);
   

Defines a PRIMARY KEY column constraint for table distributors. PRIMARY KEY column constraints can only be defined on one column of the table (the following two examples are equivalent):

CREATE TABLE distributors (
    did      DECIMAL(03),
    name     CHAR VARYING(40),
    PRIMARY KEY(did)
); 
   
CREATE TABLE distributors (
    did      DECIMAL(03) PRIMARY KEY,
    name     VARCHAR(40)
);
   

Notes

CREATE TABLE/INHERITS is a Postgres language extension.

Compatibility

SQL92

In addition to the locally-visible temporary table, SQL92 also defines a CREATE GLOBAL TEMPORARY TABLE statement, and optionally an ON COMMIT clause:

CREATE GLOBAL TEMPORARY TABLE table ( column type [
    DEFAULT value ] [ CONSTRAINT column_constraint ] [, ...] )
    [ CONSTRAINT table_constraint ] [ ON COMMIT { DELETE | PRESERVE } ROWS ] 
   

For temporary tables, the CREATE GLOBAL TEMPORARY TABLE statement names a new table visible to other clients and defines the table's columns and constraints.

The optional ON COMMIT clause of CREATE TEMPORARY TABLE specifies whether or not the temporary table should be emptied of rows whenever COMMIT is executed. If the ON COMMIT clause is omitted, the default option, ON COMMIT DELETE ROWS, is assumed.

To create a temporary table:

CREATE TEMPORARY TABLE actors (
    id         DECIMAL(03),
    name       VARCHAR(40),
    CONSTRAINT actor_id CHECK (id < 150)
) ON COMMIT DELETE ROWS;
    

UNIQUE clause

SQL92 specifies some additional capabilities for UNIQUE:

Table Constraint definition:

[ CONSTRAINT name ] UNIQUE ( column [, ...] )
    [ { INITIALLY DEFERRED | INITIALLY IMMEDIATE } ]
    [ [ NOT ] DEFERRABLE ]
     

Column Constraint definition:

[ CONSTRAINT name ] UNIQUE
      [ {INITIALLY DEFERRED | INITIALLY IMMEDIATE} ]
      [ [ NOT ] DEFERRABLE ]
     

NULL clause

The NULL "constraint" (actually a non-constraint) is a Postgres extension to SQL92 is included for symmetry with the NOT NULL clause. Since it is the default for any column, its presence is simply noise.

[ CONSTRAINT name ] NULL 
     

NOT NULL clause

SQL92 specifies some additional capabilities for NOT NULL:

[ CONSTRAINT name ] NOT NULL 
    [ {INITIALLY DEFERRED | INITIALLY IMMEDIATE} ]
    [ [ NOT ] DEFERRABLE ]
     

CONSTRAINT clause

SQL92 specifies some additional capabilities for constraints, and also defines assertions and domain constraints.

Note: Postgres does not yet support either domains or assertions.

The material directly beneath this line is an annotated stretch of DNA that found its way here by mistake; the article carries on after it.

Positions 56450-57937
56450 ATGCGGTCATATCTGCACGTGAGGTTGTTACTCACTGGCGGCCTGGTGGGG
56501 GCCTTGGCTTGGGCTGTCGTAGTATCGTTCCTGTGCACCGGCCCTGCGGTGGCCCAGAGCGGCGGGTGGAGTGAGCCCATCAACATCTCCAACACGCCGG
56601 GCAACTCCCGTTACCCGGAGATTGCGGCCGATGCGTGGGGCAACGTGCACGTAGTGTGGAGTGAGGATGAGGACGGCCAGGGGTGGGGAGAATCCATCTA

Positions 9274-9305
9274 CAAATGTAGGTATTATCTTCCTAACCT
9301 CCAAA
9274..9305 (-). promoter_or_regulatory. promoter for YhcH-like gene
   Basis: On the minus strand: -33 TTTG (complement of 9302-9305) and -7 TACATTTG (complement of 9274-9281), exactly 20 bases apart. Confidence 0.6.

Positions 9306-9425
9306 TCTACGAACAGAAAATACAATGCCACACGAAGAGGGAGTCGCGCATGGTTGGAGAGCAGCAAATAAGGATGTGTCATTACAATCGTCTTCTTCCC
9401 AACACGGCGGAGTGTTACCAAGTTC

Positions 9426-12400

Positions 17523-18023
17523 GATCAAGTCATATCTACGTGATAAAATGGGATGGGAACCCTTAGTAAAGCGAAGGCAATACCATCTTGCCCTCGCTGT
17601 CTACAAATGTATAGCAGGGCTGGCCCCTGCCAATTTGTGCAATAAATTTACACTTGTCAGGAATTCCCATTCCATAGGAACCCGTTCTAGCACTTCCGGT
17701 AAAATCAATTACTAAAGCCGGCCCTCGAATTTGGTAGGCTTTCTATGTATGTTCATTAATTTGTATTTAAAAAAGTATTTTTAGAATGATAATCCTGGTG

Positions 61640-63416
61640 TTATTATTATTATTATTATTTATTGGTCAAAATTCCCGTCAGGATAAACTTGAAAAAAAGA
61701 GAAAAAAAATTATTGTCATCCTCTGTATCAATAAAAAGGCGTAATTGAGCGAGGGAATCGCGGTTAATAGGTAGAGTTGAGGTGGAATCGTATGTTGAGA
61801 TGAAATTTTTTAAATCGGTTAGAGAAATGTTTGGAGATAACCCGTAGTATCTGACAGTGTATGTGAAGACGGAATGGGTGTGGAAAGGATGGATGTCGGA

An assertion is a special type of integrity constraint and share the same namespace as other constraints. However, an assertion is not necessarily dependent on one particular base table as constraints are, so SQL-92 provides the CREATE ASSERTION statement as an alternate method for defining a constraint:

CREATE ASSERTION name CHECK ( condition )
    

Domain constraints are defined by CREATE DOMAIN or ALTER DOMAIN statements:

Domain constraint:

[ CONSTRAINT name ] CHECK constraint 
    [ {INITIALLY DEFERRED | INITIALLY IMMEDIATE} ]
    [ [ NOT ] DEFERRABLE ]
     

Table constraint definition:

[ CONSTRAINT name ] { PRIMARY KEY ( column, ... ) | FOREIGN KEY constraint | UNIQUE constraint | CHECK constraint }
    [ {INITIALLY DEFERRED | INITIALLY IMMEDIATE} ]
    [ [ NOT ] DEFERRABLE ]
     

Column constraint definition:

[ CONSTRAINT name ] { NOT NULL | PRIMARY KEY | FOREIGN KEY constraint | UNIQUE | CHECK constraint }  
    [ {INITIALLY DEFERRED | INITIALLY IMMEDIATE} ]
    [ [ NOT ] DEFERRABLE ]
     

A CONSTRAINT definition may contain one deferment attribute clause and/or one initial constraint mode clause, in any order.

NOT DEFERRABLE

means that the Constraint must be checked for violation of its rule after the execution of every SQL statement.

DEFERRABLE

means that checking of the Constraint may be deferred until some later time, but no later than the end of the current transaction.

The constraint mode for every Constraint always has an initial default value which is set for that Constraint at the beginning of a transaction.

INITIALLY IMMEDIATE

means that, as of the start of the transaction, the Constraint must be checked for violation of its rule after the execution of every SQL statement.

INITIALLY DEFERRED

means that, as of the start of the transaction, checking of the Constraint may be deferred until some later time, but no later than the end of the current transaction.

CHECK clause

SQL92 specifies some additional capabilities for CHECK in either table or column constraints.

table constraint definition:

[ CONSTRAINT name ] CHECK ( VALUE condition ) 
      [ {INITIALLY DEFERRED | INITIALLY IMMEDIATE} ]
      [ [ NOT ] DEFERRABLE ]
     

column constraint definition:

[ CONSTRAINT name ] CHECK ( VALUE condition ) 
      [ {INITIALLY DEFERRED | INITIALLY IMMEDIATE} ]
      [ [ NOT ] DEFERRABLE ]
    

PRIMARY KEY clause

SQL92 specifies some additional capabilities for PRIMARY KEY:

Table Constraint definition:

[ CONSTRAINT name ] PRIMARY KEY ( column [, ...] ) 
    [ {INITIALLY DEFERRED | INITIALLY IMMEDIATE} ]
    [ [ NOT ] DEFERRABLE ]
     

Column Constraint definition:

[ CONSTRAINT name ] PRIMARY KEY 
    [ {INITIALLY DEFERRED | INITIALLY IMMEDIATE} ]
    [ [ NOT ] DEFERRABLE ]